Ohio measles outbreak largest in USA since 1996
By Kim Painter
May 13, 2014
A measles outbreak in Ohio has reached 68 cases, giving the state the dubious distinction of having the most cases reported in any state since 1996, health officials say.
The Ohio outbreak is part of a larger worrisome picture: As of Friday, the federal Centers for Disease Control and Prevention had logged 187 cases nationwide in 2014, closing in on last year's total of 189. CDC warned several weeks ago that the country could end up having the worst year for measles since home-grown outbreaks were eradicated in 2000.
The last time a state had more measles cases than Ohio has now was 1996, when Utah had 119, according to CDC.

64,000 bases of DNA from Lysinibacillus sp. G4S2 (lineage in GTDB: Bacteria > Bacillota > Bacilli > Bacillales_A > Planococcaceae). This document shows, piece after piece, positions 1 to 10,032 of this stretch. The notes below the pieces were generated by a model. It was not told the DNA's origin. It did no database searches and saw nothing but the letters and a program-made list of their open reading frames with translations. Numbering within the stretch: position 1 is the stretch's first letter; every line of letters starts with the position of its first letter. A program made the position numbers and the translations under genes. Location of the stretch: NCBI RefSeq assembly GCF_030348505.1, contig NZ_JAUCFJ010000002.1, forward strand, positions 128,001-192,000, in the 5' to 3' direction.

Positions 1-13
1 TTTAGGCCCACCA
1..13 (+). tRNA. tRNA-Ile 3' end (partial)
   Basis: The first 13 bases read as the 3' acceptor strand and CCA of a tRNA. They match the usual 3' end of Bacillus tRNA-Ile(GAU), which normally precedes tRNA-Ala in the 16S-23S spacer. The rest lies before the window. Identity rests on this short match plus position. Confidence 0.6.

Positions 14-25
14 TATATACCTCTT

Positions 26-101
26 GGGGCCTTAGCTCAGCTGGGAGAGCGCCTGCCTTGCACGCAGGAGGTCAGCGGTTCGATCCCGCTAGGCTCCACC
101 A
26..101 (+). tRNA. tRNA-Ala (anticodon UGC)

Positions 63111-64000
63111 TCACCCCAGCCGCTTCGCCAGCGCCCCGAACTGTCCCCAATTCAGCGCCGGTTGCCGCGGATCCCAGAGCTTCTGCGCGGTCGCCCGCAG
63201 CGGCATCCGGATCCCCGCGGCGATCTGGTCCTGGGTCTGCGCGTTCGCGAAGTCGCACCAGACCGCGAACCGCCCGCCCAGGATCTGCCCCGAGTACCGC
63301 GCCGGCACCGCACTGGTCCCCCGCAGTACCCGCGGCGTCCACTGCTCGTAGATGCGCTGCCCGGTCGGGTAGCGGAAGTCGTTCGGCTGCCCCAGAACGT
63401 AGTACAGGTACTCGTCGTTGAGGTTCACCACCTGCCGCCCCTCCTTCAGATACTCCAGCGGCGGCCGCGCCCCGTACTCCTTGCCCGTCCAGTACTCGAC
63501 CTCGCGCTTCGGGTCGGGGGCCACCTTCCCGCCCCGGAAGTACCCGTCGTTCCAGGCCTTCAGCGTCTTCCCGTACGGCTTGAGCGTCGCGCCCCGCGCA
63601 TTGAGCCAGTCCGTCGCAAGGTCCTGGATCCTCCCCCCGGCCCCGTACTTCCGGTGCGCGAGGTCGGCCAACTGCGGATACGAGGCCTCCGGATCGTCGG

The Ohio outbreak, like ongoing outbreaks in California and elsewhere, has been linked to unvaccinated travelers bringing the measles virus back from countries where the disease remains common. In Ohio, all of the cases have been among the Amish, health officials say. The outbreak began after Amish missionaries returned from the Philippines. The Philippines is experiencing a large, ongoing measles outbreak with more than 26,000 cases reported, according to CDC.
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